GINGIN farmers are being reminded to check for the reproductive disease ovine brucellosis before buying new rams this season.
The Department of Primary Industries and Regional Development said bringing in rams infected with ovine brucellosis would result in reduced productivity and profitability.
The department’s field veterinary officer Kristine Rayner said ovine brucellosis reduced ram fertility, leading to poor lambing percentages and was expensive to eradicate once established.
But Dr Rayner said there were steps producers could take to avoid buying rams with ovine brucellosis.
“Visual and physical checks of ram testes for odd swellings are important, but are not enough,’’ she said.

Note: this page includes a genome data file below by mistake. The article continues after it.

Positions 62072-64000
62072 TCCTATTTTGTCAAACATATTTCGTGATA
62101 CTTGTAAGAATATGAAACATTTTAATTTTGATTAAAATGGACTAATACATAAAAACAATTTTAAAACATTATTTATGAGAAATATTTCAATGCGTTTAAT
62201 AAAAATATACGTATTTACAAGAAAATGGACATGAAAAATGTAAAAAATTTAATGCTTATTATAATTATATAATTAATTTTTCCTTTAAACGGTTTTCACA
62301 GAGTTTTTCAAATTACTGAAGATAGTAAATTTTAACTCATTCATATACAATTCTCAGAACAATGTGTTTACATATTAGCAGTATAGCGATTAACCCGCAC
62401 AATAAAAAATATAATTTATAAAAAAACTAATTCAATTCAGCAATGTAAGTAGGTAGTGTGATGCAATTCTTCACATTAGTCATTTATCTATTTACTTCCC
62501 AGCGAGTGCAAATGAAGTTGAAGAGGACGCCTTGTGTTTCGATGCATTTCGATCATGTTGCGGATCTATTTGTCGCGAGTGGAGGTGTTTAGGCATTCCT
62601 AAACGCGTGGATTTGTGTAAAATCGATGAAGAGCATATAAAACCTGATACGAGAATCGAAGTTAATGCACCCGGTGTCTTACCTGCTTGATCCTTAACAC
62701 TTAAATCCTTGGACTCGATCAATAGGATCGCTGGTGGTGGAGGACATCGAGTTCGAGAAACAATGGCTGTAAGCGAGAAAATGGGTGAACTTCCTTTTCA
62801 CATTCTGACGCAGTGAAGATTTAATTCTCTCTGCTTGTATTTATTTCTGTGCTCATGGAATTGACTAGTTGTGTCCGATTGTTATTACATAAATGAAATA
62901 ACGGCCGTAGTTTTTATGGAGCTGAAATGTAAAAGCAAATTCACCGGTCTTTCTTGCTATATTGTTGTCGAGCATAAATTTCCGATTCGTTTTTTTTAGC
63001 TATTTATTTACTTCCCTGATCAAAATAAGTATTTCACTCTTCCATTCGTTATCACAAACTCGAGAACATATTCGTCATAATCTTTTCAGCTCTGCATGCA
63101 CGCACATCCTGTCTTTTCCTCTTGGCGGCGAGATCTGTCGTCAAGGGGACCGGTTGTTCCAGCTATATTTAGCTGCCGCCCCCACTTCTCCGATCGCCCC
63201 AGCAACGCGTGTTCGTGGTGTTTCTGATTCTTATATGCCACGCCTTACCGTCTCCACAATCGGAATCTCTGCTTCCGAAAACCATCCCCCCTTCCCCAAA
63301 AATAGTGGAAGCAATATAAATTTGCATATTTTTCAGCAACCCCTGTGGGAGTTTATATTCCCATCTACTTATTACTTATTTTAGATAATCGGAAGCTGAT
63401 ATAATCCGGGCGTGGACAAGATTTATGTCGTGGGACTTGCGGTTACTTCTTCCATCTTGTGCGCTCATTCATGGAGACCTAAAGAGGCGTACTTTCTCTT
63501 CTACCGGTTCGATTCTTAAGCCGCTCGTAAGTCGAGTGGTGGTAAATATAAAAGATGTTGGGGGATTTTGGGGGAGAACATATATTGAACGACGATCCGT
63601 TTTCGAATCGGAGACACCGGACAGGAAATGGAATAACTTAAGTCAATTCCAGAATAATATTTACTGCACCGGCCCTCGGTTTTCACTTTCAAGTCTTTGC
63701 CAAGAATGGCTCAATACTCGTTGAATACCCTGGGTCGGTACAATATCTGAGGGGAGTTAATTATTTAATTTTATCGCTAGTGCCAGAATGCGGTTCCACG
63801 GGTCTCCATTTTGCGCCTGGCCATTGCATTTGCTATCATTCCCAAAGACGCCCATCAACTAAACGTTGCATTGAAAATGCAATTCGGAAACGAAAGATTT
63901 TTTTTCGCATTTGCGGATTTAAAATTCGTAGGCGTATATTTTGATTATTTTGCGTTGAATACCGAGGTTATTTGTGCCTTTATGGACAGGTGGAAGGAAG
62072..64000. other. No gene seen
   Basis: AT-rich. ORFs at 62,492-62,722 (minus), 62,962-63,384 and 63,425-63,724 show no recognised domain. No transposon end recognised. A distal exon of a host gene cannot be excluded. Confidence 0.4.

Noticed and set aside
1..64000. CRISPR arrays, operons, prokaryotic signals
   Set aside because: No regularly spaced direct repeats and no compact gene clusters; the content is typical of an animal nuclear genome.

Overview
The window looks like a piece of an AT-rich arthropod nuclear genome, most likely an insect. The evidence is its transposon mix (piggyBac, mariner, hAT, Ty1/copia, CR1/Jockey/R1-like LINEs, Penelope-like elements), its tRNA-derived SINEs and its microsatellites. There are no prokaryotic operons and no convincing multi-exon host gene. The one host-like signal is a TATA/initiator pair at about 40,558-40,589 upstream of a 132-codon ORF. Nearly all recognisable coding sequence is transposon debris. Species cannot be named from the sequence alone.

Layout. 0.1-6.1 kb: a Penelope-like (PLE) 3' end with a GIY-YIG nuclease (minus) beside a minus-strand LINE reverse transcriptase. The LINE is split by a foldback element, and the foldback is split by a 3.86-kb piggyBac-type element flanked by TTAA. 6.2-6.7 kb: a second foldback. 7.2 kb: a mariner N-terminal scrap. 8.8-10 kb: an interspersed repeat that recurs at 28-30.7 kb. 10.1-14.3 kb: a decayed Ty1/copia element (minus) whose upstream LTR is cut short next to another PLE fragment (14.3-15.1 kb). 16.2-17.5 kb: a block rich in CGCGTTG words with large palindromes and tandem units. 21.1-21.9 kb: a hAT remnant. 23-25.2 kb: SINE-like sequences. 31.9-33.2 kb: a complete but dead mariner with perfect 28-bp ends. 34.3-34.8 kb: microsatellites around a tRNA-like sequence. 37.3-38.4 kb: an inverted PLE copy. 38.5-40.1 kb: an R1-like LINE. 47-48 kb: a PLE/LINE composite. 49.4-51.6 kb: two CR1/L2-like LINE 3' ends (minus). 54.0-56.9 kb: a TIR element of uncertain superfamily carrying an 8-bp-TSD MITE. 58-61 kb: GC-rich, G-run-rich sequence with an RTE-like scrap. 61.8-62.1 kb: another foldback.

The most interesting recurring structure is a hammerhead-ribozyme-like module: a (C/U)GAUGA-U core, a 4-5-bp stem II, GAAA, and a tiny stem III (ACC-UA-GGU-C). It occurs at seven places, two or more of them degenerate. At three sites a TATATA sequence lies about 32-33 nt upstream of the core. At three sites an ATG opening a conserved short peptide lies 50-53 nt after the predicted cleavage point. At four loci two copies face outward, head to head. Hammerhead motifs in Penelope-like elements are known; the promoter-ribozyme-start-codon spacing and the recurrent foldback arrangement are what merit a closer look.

“Rams with ovine brucellosis may have normal looking testes and do not appear sick.
“We encourage ram buyers to request negative blood test results for ovine brucellosis before buying, or to consider buying rams from flocks accredited under the WA Ovine Brucellosis Accreditation Scheme.
She said producers should also ask for a national sheep health declaration.
Dr Rayner said producers in the accreditation scheme were able to provide a high level of assurance of freedom from ovine brucellosis for their flock as had to have regular negative test results and demonstrate good biosecurity practices to be accredited.
She said the best time to check rams for ovine brucellosis was before they arrived on the farm.
“If testing is not done before the rams arrive, they should be isolated and have two blood tests 60 days apart with negative results before mixing with other stock.
“Ewes that have recently mated with infected rams also risk infecting clean rams if they are exposed in the same oestrus cycle.
“(So) ewes introduced onto a farm should not be joined for a minimum of four months to ensure they clear any potential infection with ovine brucellosis.”